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With a strongly rising number of startups in SouthEast Asia, especially Vietnam, in recent years, grabbing a chance to meet an investor individually is gold. However, there are entrepreneurs who fail to nail those first interviews. This is due to several causes which sound very reasonable: lack of investor meeting experiences, mismatching in expectations from both sides, language barrier, etc.

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Having been working with a good amount of international and domestic investors, VIISA took an opportunity to quickly survey some of the investors hoping to figure out the true scenario from the other side. Before we dig any deeper into this topic, please remember that we do not talk for all investors. Especially, the “investors” we are mentioning in this topic are mostly early-stage investors (angels to pre-series).

Below are some of the critical aspects of your company that you can definitely get better prepared for those valuable meetings.


➛ In a world when ideas are born by seconds, it’s easy and very common that your problem statements are based solely on assumptions. At the beginning, you might not see it as a big deal. However, as your customer base grows, at some point in time you will see a slow-down in the chart. And you absolutely do not want to risk landing in a situation where nobody wants your solution, which is rather sad given the amount of time and finance put in. Remember, if there is no need from the market/ no problem to be solved, there is no business.

➛ So, do your homework. Verifying the problem, designing the solution and having it clearly defined to your investors are crucial. Remember, they are not the people in your industry. Therefore, make it on-point and easy to understand.


➛ Investors expose themselves to more risk investing in your company since you are something new and innovative (of course, with the belief of a higher expected return). Thus, make sure that you are targeting a big enough market for them to consider. This market opportunity is also a signal for investors on the long-term potential of your early stage business.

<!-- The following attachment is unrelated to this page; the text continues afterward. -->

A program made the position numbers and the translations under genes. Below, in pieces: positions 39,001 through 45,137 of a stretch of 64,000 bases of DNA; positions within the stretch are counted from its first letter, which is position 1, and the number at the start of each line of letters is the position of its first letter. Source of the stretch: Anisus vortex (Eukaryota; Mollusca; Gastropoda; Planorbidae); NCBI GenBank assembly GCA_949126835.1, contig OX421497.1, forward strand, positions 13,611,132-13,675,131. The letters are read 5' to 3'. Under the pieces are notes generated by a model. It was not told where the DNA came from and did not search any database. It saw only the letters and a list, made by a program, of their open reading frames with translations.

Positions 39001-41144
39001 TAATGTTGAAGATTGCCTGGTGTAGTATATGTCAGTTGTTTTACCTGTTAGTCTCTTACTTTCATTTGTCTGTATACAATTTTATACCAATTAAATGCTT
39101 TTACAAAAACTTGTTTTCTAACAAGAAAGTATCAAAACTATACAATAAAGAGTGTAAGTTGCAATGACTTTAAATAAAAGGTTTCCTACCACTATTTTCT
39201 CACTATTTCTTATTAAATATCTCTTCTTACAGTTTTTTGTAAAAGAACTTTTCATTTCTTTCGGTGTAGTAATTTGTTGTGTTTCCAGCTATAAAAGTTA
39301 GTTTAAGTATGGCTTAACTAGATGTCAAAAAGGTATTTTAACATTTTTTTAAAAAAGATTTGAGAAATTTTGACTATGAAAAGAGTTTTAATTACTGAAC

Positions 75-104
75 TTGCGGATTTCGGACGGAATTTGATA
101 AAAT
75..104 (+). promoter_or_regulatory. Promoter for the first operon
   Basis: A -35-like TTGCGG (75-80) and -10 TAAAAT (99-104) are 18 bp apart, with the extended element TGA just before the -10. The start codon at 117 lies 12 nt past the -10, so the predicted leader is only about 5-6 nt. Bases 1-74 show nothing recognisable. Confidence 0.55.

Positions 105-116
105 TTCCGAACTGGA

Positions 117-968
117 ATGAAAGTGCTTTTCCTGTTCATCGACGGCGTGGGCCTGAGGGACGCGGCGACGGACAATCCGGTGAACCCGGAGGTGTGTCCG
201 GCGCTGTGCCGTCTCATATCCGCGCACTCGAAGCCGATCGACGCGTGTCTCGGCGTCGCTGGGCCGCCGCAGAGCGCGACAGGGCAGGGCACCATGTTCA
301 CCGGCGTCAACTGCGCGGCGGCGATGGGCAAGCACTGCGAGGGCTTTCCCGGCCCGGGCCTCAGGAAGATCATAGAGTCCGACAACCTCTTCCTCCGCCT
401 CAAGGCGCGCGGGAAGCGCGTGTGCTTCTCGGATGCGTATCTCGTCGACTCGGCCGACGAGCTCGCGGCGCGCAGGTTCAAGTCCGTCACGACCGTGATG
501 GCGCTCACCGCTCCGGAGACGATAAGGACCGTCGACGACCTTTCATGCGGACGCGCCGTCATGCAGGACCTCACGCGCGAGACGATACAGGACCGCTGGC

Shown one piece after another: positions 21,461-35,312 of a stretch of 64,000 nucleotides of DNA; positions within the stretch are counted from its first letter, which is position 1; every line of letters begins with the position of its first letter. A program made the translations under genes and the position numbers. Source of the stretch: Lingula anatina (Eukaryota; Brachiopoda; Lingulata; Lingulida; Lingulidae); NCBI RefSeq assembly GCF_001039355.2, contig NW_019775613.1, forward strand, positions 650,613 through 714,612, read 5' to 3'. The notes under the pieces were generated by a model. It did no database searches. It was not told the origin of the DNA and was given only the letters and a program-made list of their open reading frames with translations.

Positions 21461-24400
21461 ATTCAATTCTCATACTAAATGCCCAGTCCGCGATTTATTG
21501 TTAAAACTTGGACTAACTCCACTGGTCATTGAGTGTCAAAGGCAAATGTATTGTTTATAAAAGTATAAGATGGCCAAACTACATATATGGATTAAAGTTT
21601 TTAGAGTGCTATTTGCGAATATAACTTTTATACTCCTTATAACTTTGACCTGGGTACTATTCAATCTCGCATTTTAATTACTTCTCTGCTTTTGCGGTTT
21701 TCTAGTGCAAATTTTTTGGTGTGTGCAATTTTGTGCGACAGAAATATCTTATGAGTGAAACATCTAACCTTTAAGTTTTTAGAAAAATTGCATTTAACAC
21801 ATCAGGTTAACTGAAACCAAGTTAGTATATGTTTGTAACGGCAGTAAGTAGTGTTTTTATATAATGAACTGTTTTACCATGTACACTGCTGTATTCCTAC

➛ Some founders may find it hard to measure this. Our advice is to start from an established fact (can be statistics from researches, report,etc.). Then you can narrow down your market size to any angles that you are standing at or targeting to. This approach will make yourself straightforward enough for investors to quickly get a grip on how big you are supposed to make.


➛ A lot of entrepreneur articles have already mentioned this in several ways. And we found out that it mostly comes down to two things: the business model and unit economy model.

➛ In terms of business model, you can definitely start by defining how you are going to make money out of this business. Having said that, being able to clearly show who is going to pay you the money? And, how are they going to pay (subscription base, transaction base,etc.)? And what seems to be quite important is how big your revenue is going to be in the next couple of years? Therefore, the investor may somehow get the idea of their ROI on your startup.

➛ On the other hand, we saw some founders really struggled with the unit economy model. And most of them ended up with a pretty complicated yet hard to understand figures. For early stage startups, we suggest you take some baby steps at this point.

➛ First, work on the lifetime value of a customer to your company. On “Medium”, Snapship shared “The CLV metric is valuable as a health-check of your customer base or as a tool to look historically on your acquisition strategy and iterate your approach towards unprofitable customers while repeating the process used on the profitable segment.”

➛ Second, take into account the customer acquisition cost. Customer Acquisition Cost (or CAC) is the expense required to obtain a new customer. CAC is typically used in conjunction with LTV (lifetime value) to gauge how much a new customer costs compared to the total revenue they’re expected to generate.


➛ It is not very surprising to us that most of the investors we surveyed pay special attention to the quality of a startup’s management team. Founders with big dreams usually caught the eyes of investors. Even so, the team behind the scenes, who help them realize those dreams, is the golden key. 

➛ The right team helps break down founders’ big dreams/ visions into milestones, objectives and targets and ensure everything is on the right track. Moreover, as Johann Wolfgang von Goethe, a German writer, once said “A great person attracts great people and knows how to hold them together”, your ability to onboard great people is also a hint for investors about your potential of becoming a great founder.

➛ Therefore, during an investor meeting, if you believe there are valuable core members in your team, always save enough time to share about them. A few questions that you can use as food for thoughts when preparing this part such as what relevant domain experience does your team have? Why must it be this team to execute this business plan? What brought your co-founding team together? How do you keep the team work in harmony?


➛ Being an entrepreneur has never been an easy game and it absolutely does not comfort any weak minds. We hope those sharings above can equip you with some ideas to have a better preparation for those furious yet interesting investor meetings.

➛ Over the course of 4 years, VIISA has conducted 7 batches of acceleration program where over 65 founders of 36 startups were supported to level up their capabilities and also successfully raised their next round fundings.

➛ At VIISA, we believe in empowering founders for a better Vietnam.

➤➤➤ We are actively recruiting talented founders to join VIISA Acceleration Program Batch 8!

➤➤➤ Apply now at